The 2016-17 season is one of Pat Riley's greatest achievements with the Miami Heat. Yes, this season, when there's still a good chance the Heat won't come close to raising another banner or planning another parade on Biscayne Boulevard. This Heat team's never-say-die comeback has shown the entire league why Riley is a legendary NBA executive. This season, with all of its warts and shortcomings, will go down as one of Riley's greatest gifts to South Florida fans.
Rebounding from the loss of a once-in-a-generation type of player like LeBron James is not a one-year process, and the Heat was certainly still feeling the effects of his loss last season. Like an earthquake, that loss has aftershocks. The salary cap and the roster need time to regroup from the all-in mentality the Big Three era required. That in itself would have been enough of an excuse for most executives to lean on for half a decade's worth of bad teams.
On top of all of that, Riley unexpectedly lost Chris Bosh, the Big Three holdover who was supposed to be the centerpiece of the new era until blood clots ended his career. For most teams, losing a max-contract player is a deathblow. To the Heat, it was just another bump in the road. No excuses. Next man up.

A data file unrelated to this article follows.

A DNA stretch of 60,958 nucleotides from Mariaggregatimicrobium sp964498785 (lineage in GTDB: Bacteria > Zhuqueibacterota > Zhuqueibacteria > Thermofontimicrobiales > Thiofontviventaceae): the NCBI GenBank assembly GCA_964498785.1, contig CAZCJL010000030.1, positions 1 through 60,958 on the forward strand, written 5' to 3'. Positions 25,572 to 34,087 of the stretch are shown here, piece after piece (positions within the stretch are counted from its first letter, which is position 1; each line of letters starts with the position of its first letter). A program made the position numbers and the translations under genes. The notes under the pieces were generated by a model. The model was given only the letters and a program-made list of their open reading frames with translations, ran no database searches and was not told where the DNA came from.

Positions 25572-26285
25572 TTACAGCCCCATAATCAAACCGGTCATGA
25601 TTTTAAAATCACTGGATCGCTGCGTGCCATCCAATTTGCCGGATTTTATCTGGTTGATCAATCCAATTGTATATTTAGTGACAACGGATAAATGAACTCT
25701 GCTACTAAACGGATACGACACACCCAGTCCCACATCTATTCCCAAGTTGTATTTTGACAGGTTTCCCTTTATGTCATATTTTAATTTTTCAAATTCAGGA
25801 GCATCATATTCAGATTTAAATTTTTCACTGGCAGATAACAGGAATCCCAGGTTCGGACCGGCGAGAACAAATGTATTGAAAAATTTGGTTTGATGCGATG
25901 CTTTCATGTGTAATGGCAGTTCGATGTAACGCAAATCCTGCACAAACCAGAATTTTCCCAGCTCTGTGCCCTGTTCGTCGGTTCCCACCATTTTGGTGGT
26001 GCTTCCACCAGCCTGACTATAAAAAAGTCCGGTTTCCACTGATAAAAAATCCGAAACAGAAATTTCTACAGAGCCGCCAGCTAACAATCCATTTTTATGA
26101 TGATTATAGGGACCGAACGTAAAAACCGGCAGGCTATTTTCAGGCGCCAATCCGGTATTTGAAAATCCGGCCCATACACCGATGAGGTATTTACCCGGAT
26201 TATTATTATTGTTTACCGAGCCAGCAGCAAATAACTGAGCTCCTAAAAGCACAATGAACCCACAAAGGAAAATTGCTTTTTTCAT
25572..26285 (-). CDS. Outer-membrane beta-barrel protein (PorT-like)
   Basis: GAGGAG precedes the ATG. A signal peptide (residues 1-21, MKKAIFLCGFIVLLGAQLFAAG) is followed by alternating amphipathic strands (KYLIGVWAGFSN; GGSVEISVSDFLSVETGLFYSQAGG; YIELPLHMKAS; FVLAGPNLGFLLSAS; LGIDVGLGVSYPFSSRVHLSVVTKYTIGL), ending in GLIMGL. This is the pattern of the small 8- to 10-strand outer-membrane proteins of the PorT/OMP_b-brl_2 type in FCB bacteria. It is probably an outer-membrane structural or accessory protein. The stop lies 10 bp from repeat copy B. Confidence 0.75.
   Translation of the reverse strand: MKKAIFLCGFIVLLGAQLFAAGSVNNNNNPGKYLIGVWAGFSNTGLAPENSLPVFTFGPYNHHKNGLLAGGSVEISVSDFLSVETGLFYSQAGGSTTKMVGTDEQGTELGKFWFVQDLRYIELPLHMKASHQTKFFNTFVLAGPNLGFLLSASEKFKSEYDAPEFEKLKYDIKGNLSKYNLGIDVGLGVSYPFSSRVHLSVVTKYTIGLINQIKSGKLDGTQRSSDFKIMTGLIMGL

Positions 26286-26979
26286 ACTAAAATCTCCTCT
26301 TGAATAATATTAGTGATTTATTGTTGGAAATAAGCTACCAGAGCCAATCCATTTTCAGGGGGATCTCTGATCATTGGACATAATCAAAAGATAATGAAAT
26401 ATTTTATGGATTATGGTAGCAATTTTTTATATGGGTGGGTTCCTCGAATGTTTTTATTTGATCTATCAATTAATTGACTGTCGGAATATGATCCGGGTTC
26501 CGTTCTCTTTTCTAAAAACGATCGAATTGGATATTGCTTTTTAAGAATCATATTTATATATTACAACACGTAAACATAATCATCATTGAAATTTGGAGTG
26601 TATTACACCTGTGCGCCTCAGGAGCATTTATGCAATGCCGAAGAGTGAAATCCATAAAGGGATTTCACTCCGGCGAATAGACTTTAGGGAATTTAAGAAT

Then, this past summer, came arguably the toughest challenge of all: Dwyane Wade, the greatest athlete in South Florida sports history, jetted for his hometown Chicago Bulls deep into this year's free-agency period. It wasn't the loss of Wade on the court that hurt most; many variables will show the Heat better in certain categories without him. It was the loss of the franchise's unquestioned leader and stable rock.
So after all of this turmoil, what did Pat Riley do? He spent all of his cap space like it was a gift card about to expire the next day. He bought this and that, hoping if he didn't need or want it later, he could sell it all on eBay.
James Johnson, Dion Waiters, Rodney McGruder, Willie Reed, Wayne Ellington, Luke Babbitt, and Okaro White all joined what remained of the Heat's roster. On paper, that lineup didn't look promising. It looked even worse after the Heat started the season 11-30. But in the end, Riley was vindicated. Now, as usual, soon-to-be Heat free agents are about to get set-for-life contracts based on career years in Miami.
It's still to be determined how this season will end. The Heat could still sneak into the eighth seed of the playoffs, but Miami needs help and it'll have to beat a reeling Cleveland Cavaliers team tonight.
But one thing is already etched in stone: This season is one of Riley's greatest achievements as president of the Miami Heat.
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